In the 1990s the CWI argued that a process of de-globalisation, protectionism and other steps would follow the globalisation and integration of the world economy with the onset of a serious recession or depression. Recently the Economist magazine carried a leader headlined, ‘Goodbye globalisation’, which concluded: “Wave goodbye to the greatest era of globalisation – and worry about what is going to take its place”.
This does not mean that an instant reversion behind national borders to the nation-state economy and a total collapse of the global economy is posed. It will mean, however, outbursts of clashes over trade, protectionism, tariff wars and the break-up of blocs such as the Eurozone or the EU as currently constituted, as the various capitalist powers take measures to defend their own interests.
Capitalist depression looms
All of these features of this new era flow from the catastrophic state of the global economy and the prospect of a prolonged period of recession or depression. The Covid-19 virus is not played out and a new spike in any country will have devastating consequences on health and also on the political and economic situation. Within this recession or depressionary period, small, ephemeral upturns will inevitably take place especially as the ‘lockdown’ is eased or ended. However, these will be followed by further recessions and slumps. The new period we have entered is likely to be marked by an increasing frequency of capitalist crises. This is important because it is not boom or recession that drives workers and the middle class to seek a revolutionary solution to the crisis. It is the rapid switch from recession to even a small upturn and back to recession that will have a dramatic effect on the class struggle, political polarisation, and consciousness.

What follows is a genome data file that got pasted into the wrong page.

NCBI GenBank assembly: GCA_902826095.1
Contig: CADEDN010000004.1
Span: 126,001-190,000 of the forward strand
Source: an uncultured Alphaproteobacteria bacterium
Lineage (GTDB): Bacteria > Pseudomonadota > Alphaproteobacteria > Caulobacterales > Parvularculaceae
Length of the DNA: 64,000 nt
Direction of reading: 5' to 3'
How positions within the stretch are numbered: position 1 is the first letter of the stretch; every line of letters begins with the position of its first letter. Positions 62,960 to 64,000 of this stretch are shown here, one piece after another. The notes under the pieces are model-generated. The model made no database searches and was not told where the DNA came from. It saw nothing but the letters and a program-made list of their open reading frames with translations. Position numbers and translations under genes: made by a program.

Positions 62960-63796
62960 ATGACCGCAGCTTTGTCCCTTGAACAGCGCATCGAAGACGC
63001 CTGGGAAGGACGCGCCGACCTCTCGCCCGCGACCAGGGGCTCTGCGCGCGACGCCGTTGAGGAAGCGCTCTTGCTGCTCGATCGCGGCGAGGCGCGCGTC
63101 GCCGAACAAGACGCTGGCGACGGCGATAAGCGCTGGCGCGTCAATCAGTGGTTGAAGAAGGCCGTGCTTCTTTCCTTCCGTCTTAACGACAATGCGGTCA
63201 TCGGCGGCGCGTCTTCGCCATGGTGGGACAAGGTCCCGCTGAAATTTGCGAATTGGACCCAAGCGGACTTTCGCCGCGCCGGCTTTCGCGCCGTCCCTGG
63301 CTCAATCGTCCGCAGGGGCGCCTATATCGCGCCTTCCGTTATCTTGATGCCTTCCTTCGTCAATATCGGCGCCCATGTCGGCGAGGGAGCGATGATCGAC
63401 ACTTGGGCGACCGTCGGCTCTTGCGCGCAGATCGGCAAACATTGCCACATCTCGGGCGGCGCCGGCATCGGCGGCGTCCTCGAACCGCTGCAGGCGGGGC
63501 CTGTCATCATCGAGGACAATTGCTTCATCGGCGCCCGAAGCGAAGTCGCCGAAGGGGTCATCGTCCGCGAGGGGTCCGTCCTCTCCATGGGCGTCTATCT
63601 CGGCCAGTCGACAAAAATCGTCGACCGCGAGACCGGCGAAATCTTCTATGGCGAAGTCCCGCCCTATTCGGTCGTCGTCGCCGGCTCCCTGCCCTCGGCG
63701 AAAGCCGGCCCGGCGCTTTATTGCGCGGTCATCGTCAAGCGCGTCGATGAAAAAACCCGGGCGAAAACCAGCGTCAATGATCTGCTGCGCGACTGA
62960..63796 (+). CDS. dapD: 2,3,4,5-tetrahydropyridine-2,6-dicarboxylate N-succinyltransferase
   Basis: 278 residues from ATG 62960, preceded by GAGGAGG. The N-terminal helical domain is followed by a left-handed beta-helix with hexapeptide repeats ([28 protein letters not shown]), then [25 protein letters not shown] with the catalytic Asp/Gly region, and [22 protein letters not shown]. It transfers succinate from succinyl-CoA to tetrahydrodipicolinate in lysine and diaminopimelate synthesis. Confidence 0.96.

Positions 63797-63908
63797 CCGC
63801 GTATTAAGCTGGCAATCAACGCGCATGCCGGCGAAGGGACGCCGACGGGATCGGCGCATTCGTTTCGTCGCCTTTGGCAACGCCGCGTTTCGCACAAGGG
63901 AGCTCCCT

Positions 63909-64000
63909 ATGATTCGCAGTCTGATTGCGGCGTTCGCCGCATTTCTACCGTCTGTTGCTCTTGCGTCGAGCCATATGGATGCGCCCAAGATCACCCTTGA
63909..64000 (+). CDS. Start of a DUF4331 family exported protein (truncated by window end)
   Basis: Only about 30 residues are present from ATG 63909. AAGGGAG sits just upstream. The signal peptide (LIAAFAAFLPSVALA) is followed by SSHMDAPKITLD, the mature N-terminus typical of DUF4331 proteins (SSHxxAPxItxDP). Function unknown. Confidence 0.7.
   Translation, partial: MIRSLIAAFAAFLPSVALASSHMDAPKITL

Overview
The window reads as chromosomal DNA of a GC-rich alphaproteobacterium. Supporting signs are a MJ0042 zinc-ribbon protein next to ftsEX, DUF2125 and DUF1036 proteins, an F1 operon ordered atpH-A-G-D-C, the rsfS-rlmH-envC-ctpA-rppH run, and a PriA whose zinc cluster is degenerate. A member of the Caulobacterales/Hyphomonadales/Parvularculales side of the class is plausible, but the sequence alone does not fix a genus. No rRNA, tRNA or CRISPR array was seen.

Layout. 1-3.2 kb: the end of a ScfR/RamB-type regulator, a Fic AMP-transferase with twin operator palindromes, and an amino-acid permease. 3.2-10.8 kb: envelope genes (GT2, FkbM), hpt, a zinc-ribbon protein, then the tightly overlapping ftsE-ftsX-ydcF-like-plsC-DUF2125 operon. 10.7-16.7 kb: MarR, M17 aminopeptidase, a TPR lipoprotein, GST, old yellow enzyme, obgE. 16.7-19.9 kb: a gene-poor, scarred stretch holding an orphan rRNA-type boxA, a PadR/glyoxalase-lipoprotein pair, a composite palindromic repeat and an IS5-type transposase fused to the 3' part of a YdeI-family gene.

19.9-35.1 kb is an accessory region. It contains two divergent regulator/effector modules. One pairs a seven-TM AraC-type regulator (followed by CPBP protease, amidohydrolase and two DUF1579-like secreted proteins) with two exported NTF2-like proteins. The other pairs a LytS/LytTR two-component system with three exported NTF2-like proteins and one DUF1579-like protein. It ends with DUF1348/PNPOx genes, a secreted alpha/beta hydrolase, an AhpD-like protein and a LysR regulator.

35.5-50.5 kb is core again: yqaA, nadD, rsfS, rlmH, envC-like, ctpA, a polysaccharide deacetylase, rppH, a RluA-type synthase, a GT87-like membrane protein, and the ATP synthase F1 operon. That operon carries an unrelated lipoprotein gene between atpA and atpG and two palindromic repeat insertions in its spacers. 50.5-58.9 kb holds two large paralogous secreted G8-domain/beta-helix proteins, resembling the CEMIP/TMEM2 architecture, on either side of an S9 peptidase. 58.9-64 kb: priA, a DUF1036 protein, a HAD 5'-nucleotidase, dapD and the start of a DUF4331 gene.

Capitalist commentators, and some on the left, are desperately searching the store rooms for a way out of the cataclysm capitalism is confronting in the 2020s. Some think they have found one in ‘modern monetary theory’. Until recently this was side-lined to a few blog pages. Now it is being discussed in capitalist journals and is increasingly being advocated by some on the left like the US Democrat congresswomen Alexandria Ocasio-Cortez and Bernie Sanders’ former adviser Stephanie Kelton.
These ideas, advocated within the limits of capitalism, can get some traction amongst workers and young people. They can be seen as an ‘easier’ way to deal with the crisis than overthrowing capitalism. Sections of the capitalist class may also take them up in a desperate bid to try and find a way out of the crisis. Yet what do the ideas of modern monetary theory amount to? Its advocates describe themselves as ‘post-Keynesian’. However, having searched for something new, in essence they have simply donned the gown of Keynes. They argue that the piling up of debt indefinitely by governments which control their own currency is not a problem, and that it has no limits providing interest rates are low or zero. The only problem, they argue, is inflation. This, they claim, can be avoided as long as there are enough workers to meet growing demand.
Yet the central problem facing capitalism today is precisely the lack of a market and demand. This will be massively compounded by the tsunami of unemployment which is hitting country after country, and is coupled with declining incomes for those with jobs together with the accumulation of massive personal debt. Moreover, this policy would be inoperable within the eurozone where each country would inevitably want to adopt different levels of expenditure and debt levels, which is prohibited within the currency area.